New cafe Full Court Press has opened on Broad Street in Bristol and it adds itself to the list of good quality coffee connoisseurs. I enjoyed a well-made soy latte made with BonSoy milk and Mugomera coffee by Roundhill from Burundi.
‘How do you drink your coffee?’ determines what you end up drinking and mine was beautifully done. I’m sure my untrained palette picked up dark cocoa and woody flavours.
We chatted a lot about coffee with the staff and it was hard to say goodbye to the delicious beverages. The ex-boutique off Corn Street is grade II listed with an original fireplace from the early 19th century building, spacious enough to sit in for a while.
There are cakes from Bosh and pastries from Harts Bakery. It’s a great addition to the Bristol coffee scene with an emphasis on quality and no gimmicks.
Full Court Press, 59 Broad Street, Bristol, BS1 2EJ. 07794 808552.
I couldn’t imagine liking any place which had vintage chairs in the window. I mean, how utterly pointless and vile (I am not a fan of vintage stuff – no tea cups or flowers or chintzy things at all). But I was wrong. The Rubicon Too is a rather comforting place which feels incredibly welcoming by which I mean that I was welcomed initially and ignored thereafter. Perfect.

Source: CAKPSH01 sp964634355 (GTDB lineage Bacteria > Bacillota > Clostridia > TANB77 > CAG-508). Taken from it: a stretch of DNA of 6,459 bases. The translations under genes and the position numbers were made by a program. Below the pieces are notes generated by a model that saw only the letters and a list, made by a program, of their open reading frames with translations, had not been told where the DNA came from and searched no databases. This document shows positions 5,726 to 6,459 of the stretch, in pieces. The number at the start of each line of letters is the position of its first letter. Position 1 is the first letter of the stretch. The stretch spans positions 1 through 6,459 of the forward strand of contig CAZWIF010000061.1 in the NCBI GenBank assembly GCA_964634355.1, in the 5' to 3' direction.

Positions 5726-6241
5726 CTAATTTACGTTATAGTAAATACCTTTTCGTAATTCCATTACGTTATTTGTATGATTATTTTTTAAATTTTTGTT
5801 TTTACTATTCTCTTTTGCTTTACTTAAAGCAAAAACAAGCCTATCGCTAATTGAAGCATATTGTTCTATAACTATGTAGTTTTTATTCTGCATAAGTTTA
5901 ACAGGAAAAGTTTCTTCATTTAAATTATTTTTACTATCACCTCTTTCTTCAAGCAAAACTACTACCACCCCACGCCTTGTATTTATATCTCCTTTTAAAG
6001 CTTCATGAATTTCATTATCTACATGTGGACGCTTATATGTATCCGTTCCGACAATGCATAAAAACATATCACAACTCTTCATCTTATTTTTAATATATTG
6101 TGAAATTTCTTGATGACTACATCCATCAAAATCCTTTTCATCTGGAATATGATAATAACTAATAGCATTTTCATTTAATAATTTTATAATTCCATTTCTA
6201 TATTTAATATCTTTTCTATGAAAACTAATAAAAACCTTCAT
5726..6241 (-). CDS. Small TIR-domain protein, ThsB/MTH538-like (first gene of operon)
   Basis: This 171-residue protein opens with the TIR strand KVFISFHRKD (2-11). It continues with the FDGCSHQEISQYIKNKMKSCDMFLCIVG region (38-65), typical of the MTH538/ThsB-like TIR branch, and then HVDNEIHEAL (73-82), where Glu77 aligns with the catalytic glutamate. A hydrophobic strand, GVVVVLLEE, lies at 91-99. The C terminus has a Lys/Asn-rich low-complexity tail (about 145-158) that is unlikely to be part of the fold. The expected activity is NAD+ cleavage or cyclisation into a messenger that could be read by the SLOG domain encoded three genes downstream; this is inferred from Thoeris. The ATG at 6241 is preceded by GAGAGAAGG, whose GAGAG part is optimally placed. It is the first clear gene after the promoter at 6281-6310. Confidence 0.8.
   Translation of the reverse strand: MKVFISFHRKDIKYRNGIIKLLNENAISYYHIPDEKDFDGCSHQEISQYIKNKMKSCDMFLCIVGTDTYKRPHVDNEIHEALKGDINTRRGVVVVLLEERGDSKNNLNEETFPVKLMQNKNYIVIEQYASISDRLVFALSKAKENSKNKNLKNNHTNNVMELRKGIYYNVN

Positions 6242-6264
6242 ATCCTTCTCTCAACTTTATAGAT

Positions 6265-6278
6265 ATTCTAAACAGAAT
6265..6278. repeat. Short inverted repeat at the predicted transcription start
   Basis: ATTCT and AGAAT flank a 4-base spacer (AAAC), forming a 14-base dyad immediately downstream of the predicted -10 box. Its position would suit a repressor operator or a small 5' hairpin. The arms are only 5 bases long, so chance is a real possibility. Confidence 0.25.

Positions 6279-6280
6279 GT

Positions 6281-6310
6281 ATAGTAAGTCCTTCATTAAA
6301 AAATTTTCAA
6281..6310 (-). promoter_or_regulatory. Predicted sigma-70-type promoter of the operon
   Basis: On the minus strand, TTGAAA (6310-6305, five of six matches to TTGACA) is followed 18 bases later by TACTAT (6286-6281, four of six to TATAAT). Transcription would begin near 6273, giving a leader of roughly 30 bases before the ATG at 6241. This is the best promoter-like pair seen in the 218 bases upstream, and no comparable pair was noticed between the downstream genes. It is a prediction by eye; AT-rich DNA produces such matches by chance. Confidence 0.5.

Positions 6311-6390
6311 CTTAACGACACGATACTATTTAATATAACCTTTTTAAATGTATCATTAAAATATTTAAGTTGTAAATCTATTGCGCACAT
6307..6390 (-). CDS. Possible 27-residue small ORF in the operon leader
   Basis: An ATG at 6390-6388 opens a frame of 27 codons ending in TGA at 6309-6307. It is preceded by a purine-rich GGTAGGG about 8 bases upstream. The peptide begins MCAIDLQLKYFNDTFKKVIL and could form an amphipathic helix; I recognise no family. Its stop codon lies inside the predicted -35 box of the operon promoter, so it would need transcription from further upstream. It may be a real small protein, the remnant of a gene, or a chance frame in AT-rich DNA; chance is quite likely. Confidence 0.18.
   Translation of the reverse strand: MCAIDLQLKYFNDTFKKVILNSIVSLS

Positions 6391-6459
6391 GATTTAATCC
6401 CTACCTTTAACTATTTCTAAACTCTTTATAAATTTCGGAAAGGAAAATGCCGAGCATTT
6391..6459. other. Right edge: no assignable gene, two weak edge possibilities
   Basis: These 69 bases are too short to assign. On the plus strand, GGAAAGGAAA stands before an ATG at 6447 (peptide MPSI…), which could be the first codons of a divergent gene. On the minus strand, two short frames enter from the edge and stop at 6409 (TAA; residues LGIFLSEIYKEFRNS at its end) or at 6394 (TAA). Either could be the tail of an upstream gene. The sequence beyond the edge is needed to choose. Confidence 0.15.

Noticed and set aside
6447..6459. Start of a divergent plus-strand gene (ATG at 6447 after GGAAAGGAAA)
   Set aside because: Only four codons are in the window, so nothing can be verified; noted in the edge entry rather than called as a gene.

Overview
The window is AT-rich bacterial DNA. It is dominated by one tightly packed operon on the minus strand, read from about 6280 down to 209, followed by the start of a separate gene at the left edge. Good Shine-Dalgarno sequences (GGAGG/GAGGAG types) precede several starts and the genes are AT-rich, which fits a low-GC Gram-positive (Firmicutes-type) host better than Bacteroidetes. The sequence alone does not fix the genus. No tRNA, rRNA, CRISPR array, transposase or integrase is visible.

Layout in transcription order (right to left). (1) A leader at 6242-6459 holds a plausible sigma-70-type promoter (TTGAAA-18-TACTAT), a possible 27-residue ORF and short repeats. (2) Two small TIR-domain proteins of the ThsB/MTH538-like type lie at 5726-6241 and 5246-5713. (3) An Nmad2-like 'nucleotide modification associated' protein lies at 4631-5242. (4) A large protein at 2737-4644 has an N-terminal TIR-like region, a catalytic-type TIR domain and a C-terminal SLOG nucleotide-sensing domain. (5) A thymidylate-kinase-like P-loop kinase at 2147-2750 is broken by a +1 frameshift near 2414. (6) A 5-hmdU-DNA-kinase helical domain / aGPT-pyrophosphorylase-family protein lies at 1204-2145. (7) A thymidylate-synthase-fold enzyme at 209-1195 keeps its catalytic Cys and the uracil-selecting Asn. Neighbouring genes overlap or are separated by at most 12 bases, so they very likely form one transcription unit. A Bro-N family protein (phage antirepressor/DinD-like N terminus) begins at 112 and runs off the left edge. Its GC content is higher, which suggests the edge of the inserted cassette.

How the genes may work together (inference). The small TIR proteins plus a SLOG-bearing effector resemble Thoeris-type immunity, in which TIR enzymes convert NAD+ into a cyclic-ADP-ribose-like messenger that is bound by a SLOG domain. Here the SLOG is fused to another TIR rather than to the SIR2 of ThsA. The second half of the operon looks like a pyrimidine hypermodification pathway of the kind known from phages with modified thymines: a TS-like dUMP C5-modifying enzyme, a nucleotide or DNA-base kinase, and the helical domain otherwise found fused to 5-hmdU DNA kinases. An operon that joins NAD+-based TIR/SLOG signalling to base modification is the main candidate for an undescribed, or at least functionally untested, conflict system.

When half the shops and cafes on Cotham Hill were closed because of the snow a couple of days ago, the Rubicon Too’s windows were steamed up and so I went in. Not the dodgy kind of steamed up, just the warm-inside-and-freezing-outside kind of steam.
Their large soy latte cost only £2.20 and was very, very good which is something I don’t say lightly. My usual routine with independent cafes is to ask for a soy latte up to three times and if they get it wrong the final time I ask for an Americano. This happens a lot.
Not at Rubicon Too though where the large size is very large and the soy milk remains uncurdled. I liked sitting there and writing in my notebook and my toddler daughter liked running around. They also have excellent champagne and strawberry truffles.
I really liked it and will go again.
Bicycles outside the Rubicon Too and my admiring daughter
This is the inside and apologies for the rubbish picture, it’s a lot nicer than I make it look
22 Cotham Hill, Cotham, Bristol, BS6 6LA.